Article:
Environmental impacts. The high energy density of uranium not only makes it an affordable option for countries seeking energy independence, but also produces relatively small quantities of waste. Relative to the price of electricity, radioactive waste from power plants can be disposed of in geologic repositories at low cost; currently, this technology is used to dispose of hazardous chemical waste in Europe, and defense-related transuranic radioactive waste at the US Energy Department’s Waste Isolation Pilot Plant in New Mexico. With energy sources such as coal and gas, it is not possible to dispose of all waste — there is simply too much of it.
Nuclear energy’s environmental impacts can be more closely monitored than the impacts of other energy sources, because it’s easy to measure radioactivity at orders of magnitude below the levels hazardous to human health. The ability to detect radioactive contamination cheaply and quickly — and thus avoid it — is why no one has died of radiation in the Japanese accident; why the public health effects will be small; and why the Japanese will be able to fully clean up after the accident.
If measurements could be taken of the hazardous fallout from a chemical-plant fire, or the mercury emitted by coal-fired power plants, there would be a public outcry as those contaminants spread around the world. Hazardous non-radioactive fallout is noticeable, however, only when large numbers of people are visibly sickened. People are content to let scientists and epidemiologists sort out why some communities have high cancer levels — and whether chemical fallout might be responsible.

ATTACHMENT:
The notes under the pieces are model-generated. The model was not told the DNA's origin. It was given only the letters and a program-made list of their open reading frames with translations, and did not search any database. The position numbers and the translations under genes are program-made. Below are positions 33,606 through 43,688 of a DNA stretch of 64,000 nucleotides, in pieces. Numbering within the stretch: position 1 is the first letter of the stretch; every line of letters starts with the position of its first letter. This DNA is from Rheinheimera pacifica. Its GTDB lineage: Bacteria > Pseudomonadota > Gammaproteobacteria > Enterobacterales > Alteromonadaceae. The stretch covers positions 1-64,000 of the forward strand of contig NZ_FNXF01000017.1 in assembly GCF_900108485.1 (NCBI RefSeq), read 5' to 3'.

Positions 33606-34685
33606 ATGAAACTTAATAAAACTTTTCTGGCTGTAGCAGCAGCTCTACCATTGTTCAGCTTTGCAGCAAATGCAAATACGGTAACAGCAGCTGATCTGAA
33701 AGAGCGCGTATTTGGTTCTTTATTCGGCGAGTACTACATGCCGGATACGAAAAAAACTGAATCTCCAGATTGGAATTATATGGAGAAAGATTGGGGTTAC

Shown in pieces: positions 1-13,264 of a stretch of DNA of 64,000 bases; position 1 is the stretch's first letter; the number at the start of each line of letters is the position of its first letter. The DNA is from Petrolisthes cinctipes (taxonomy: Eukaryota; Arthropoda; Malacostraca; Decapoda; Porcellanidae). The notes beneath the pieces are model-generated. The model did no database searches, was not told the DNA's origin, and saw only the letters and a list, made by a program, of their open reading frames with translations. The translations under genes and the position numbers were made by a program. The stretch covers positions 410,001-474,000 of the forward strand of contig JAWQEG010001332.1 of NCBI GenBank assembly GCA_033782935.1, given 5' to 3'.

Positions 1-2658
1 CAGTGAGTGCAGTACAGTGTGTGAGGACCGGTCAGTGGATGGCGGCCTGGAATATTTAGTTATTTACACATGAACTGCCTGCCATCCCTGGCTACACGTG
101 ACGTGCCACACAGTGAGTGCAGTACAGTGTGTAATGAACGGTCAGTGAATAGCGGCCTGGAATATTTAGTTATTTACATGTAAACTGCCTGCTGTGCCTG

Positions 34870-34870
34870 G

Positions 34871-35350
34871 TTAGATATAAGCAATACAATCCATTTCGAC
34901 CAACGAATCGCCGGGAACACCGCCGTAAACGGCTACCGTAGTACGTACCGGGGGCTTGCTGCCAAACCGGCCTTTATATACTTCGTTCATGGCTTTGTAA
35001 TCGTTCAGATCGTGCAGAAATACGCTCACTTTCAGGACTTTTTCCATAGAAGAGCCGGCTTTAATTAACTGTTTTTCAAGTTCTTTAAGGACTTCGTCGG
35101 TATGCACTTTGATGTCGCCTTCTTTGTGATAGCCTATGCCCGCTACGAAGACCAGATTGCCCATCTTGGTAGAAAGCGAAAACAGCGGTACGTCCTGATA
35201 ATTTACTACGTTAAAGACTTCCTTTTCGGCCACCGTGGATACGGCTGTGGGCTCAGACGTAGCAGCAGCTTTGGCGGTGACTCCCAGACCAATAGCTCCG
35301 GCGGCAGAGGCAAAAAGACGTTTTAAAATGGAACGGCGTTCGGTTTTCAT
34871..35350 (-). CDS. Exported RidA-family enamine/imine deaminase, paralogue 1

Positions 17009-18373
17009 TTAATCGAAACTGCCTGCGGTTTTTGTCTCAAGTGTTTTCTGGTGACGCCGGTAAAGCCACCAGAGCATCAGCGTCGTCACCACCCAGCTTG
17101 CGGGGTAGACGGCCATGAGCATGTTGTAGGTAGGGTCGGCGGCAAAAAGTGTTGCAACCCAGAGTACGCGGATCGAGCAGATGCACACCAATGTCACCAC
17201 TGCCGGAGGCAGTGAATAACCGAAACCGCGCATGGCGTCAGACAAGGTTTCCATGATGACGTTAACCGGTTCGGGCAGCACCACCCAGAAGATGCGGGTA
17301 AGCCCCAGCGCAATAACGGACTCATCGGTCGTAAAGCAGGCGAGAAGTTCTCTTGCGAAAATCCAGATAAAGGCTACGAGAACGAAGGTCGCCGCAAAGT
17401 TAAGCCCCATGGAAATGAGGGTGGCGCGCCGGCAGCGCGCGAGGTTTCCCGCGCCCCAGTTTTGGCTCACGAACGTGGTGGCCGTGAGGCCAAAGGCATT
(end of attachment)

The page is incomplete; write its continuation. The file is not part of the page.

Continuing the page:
Power and weapons. Along with concerns about public health, opponents of nuclear power also legitimately worry about the proliferation of nuclear weapons. Historically nuclear weapons have been developed independently of nuclear power programs. Nuclear weapons technology is now more than 65 years old, and advances in every field — from computers to carbon composites for aircraft — are lowering the technological barriers for entry into the arms race.
History suggests that nuclear power can be a force for peace, by removing energy demands as a cause for war. Western fears about oil supply have repeatedly led the United States and other nations into interventions in the Mideast. If the United States was not so dependent on oil, the country might not have intervened in Iran and neighboring countries — and the Middle East could be a very different place today.
The potential coupling of nuclear power and weapons can be reduced with strategies such as fuel leasing. Under this approach, major countries would produce nuclear fuel, lease that fuel to smaller countries, and take back spent fuel for disposal. Such a strategy requires international commitments to provide nuclear fuel to any country that meets nonproliferation obligations — not just current friends. To be successful, a fuel-leasing strategy also requires domestic waste-management systems that can accept small quantities of foreign spent nuclear fuel.
Comparisons of different energy sources show the total risks for nuclear power are lower than the alternatives—even after considering accidents. The concern about accidents follows from the concentrated wastes that are a consequence of a concentrated energy source. Accidents can never be eliminated, but they will become less likely as people learn from experience. Nuclear fuel is not controlled by unfriendly and unstable regimes. Only small amounts of nuclear material need to be handled to assure large quantities of energy. These are the fundamental characteristics of nuclear power, and remain the strongest argument on its behalf.
Dr. Charles Forsberg is the Executive Director for the MIT Nuclear Fuel Cycle Study. Before joining MIT he was a Corporate Fellow at Oak Ridge National Laboratory (ORNL). He is a Fellow of the American Nuclear Society and the American Association for the Advancement of Science. Dr. Forsberg received the 2002 American Nuclear Society Special Award for Innovative Nuclear Reactors, and in 2005 the American Institute of Chemical Engineers Robert E. Wilson Award in recognition of chemical engineering contributions to nuclear energy, including his work on reprocessing, waste management, repositories, and production of liquid fuels using nuclear energy. He holds 10 patents and has published more than 250 papers.